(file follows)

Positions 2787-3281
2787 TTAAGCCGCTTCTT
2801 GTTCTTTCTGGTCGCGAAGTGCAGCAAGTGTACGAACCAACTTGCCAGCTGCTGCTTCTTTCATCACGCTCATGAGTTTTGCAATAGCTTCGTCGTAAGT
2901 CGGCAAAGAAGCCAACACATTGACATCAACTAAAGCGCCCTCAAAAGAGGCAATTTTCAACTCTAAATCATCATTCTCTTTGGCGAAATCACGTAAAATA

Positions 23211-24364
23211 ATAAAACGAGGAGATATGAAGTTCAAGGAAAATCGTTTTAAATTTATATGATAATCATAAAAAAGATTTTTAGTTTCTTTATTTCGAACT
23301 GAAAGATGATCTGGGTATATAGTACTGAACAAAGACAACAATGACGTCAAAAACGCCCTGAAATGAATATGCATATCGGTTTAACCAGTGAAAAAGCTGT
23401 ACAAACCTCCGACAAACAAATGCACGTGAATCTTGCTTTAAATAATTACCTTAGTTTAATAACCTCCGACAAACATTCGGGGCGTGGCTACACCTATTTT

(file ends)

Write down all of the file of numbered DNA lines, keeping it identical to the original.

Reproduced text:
Positions 2787-3281
2787 TTAAGCCGCTTCTT
2801 GTTCTTTCTGGTCGCGAAGTGCAGCAAGTGTACGAACCAACTTGCCAGCTGCTGCTTCTTTCATCACGCTCATGAGTTTTGCAATAGCTTCGTCGTAAGT
2901 CGGCAAAGAAGCCAACACATTGACATCAACTAAAGCGCCCTCAAAAGAGGCAATTTTCAACTCTAAATCATCATTCTCTTTGGCGAAATCACGTAAAATA

Positions 23211-24364
23211 ATAAAACGAGGAGATATGAAGTTCAAGGAAAATCGTTTTAAATTTATATGATAATCATAAAAAAGATTTTTAGTTTCTTTATTTCGAACT
23301 GAAAGATGATCTGGGTATATAGTACTGAACAAAGACAACAATGACGTCAAAAACGCCCTGAAATGAATATGCATATCGGTTTAACCAGTGAAAAAGCTGT
23401 ACAAACCTCCGACAAACAAATGCACGTGAATCTTGCTTTAAATAATTACCTTAGTTTAATAACCTCCGACAAACATTCGGGGCGTGGCTACACCTATTTT